I get it. Elite clubs need deep rosters to compete in various competitions. And Bayern does an exceptional job of developing its own talent. I get it. However, in the zero-sum game of league football, weaker clubs are certainly instrumentalized as the feeding bags for the elite clubs (I know my Dortmund is no different!). I just fear that Bundesliga talent gets stunted by wasting away on Bayern’s pitches and training grounds, as “Bayern lust” inflicts the hearts of our starlets. Indeed, I am only partially tongue-in-cheek here – can we get a fun hashtag out of this, please?
Third, Bayern’s dominance thwarts Bundesliga followers’ sense of narrative. Unless you’re a Bayern supporter, watching Die Roten strangle the rest of the league is not enjoyable – especially if you were a VfB Stuttgart supporter a couple weeks ago! Sure, maybe is was cool to see human greatness (of which I am an ardent fan) unfold last season as Bayern rolled in style toward their treble, but it’s already getting stale – and we have no end in sight, as Pep settles in and the talent keeps coming in. How long will the stranglehold last? God knows. But it feels everlasting right now.
Narrative needs conflict or tension to drive its engine forward. Simply put, narrative hinges on its success to address the audience’s question or “what happens next?” At least last season BVB performed somewhat as the narrative foil to Bayern, especially their romantic Champions League run to meet Bayern in the all-German final. Dortmund’s run provided enough narrative conflict to keep us guessing that maybe, just maybe, their could be a thrilling fight for the league this season – our appetites were whetted in BVB’s torching of Bayern in the (silly!) Super Cup. We all thought Pep’s Bayern would need some breaking in time. Ha. As Dortmund struggles to win matches and stay healthy, we’re left with the tepid challenge that Leverkusen, sitting at 2nd place, pose to Bayern. But we all know who’s winning the Bundesliga this season. And the next, and the next, and the next. Rinse and repeat – so it seems.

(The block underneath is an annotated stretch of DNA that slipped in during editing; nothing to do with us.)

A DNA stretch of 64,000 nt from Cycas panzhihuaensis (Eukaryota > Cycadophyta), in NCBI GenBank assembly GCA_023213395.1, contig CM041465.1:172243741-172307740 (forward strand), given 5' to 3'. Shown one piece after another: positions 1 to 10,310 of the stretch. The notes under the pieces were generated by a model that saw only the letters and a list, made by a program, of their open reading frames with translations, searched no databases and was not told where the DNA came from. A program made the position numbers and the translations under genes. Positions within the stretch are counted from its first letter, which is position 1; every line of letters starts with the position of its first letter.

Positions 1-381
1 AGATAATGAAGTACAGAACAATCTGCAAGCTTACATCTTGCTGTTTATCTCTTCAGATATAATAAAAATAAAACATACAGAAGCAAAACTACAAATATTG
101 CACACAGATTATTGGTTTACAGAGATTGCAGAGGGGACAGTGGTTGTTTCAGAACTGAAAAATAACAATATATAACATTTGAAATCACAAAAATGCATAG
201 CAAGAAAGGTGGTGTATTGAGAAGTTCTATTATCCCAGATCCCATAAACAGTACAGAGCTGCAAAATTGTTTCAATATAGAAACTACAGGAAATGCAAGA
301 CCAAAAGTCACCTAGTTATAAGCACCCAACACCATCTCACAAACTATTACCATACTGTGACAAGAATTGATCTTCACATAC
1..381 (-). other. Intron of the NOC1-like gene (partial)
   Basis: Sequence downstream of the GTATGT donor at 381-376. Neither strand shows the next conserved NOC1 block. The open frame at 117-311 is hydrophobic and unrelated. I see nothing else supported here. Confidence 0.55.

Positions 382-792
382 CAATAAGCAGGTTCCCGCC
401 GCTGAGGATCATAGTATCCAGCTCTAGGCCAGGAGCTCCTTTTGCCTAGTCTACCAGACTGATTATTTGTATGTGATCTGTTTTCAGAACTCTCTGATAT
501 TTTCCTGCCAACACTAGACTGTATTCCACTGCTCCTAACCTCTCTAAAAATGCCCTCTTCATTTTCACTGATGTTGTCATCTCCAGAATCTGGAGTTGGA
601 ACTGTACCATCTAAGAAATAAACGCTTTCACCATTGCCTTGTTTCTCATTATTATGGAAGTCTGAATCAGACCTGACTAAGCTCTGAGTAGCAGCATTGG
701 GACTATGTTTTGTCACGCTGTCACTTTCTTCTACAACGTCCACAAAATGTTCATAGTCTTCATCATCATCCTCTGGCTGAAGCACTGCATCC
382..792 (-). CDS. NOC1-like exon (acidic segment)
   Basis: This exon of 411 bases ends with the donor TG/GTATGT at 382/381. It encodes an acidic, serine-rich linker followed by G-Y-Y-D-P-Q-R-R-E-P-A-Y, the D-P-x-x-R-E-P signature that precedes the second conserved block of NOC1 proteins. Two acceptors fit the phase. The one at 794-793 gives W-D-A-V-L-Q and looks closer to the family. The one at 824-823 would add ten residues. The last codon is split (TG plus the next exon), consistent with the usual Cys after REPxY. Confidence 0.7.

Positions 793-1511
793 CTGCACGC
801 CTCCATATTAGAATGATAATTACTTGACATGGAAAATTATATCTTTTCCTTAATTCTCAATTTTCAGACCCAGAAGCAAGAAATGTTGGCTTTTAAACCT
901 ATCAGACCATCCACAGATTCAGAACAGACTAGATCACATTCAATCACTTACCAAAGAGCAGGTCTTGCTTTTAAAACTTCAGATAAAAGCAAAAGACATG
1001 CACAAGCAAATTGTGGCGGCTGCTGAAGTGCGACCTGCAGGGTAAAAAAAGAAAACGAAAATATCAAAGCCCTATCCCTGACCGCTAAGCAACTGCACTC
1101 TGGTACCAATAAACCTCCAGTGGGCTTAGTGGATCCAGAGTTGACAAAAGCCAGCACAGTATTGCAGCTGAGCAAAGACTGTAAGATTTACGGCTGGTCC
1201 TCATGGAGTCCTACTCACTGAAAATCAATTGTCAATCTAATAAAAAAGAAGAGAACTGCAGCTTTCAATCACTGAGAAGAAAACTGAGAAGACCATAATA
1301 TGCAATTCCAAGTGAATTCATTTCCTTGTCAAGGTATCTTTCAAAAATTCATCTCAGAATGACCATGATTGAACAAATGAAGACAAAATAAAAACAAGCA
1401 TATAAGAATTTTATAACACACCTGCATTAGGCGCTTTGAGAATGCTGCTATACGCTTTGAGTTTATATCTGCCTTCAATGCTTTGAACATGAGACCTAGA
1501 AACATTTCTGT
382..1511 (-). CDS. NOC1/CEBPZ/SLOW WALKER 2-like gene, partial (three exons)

Finally, Bayern’s utter domination of the Bundesliga (my god, will they even lose a match this season?) could – ironically enough – undercut our assessment of this side’s legacy. Honestly, I can’t imagine seeing another more dominant Bundesliga side in my lifetime than this 2013-14 Bayern side. But the truth is that, given Pep’s coaching and the killer roster Bayern have, this dominance is definitely repeatable. If so, then what? Bayern’s success will eventually look suspicious, dependent on a weaker Bundesliga, gutted or demoralized by Bayern. Sure, Bayern will have all the records, but deep down we’ll know that their stranglehold simply snuffed out any realistic challenges to their greatness. No fun.
It’s hard to argue that Bayern’s utter dominance doesn’t have an impact on the league’s entertainment value and I won’t deny this. The Bavarians are leisurely cruising from victory to victory, not having been beaten for more than 40 league matches. Arrigo Sacchi might have thought that his AC Milan’s side 58 matches unbeaten streak might have been a record for eternity in Europe’s top five leagues, but at the moment nobody would really put it past Bayern to beat AC Milan’s incredible run (which lasted from 1991 to 1993). Some Bundesliga fans may even have started to find solace in the fact that most dominant teams fall out or lose important players due to them retiring or wanting another challenge after 3-5 years time, causing the side to decline.
However, having re-watched last Sunday’s demolition of Eintracht Frankfurt and Bayern’s 3-1 away win against Manchester City whilst preparing for this article, I was struck by something: the fans of the Bundesliga may indeed witness history in the making! This Bayern side has been perfected through astute additions like Thiago and Götze, and it appears that Pep Guardiola is beginning to see the sort of football he wants them to play. This group of players is deeply professional and their coach is able to utilize all their abilities (as Raphael Honigstein pointed out in a recent Guardian column). Indeed, Bayern’s run might be the closest thing to perfection we’ve ever had in the Bundesliga’s 51 year long history (I have watched the league for 23 years now, and I certainly don’t remember any team being this good).
How could one possibly not want to be part of this? Think about it!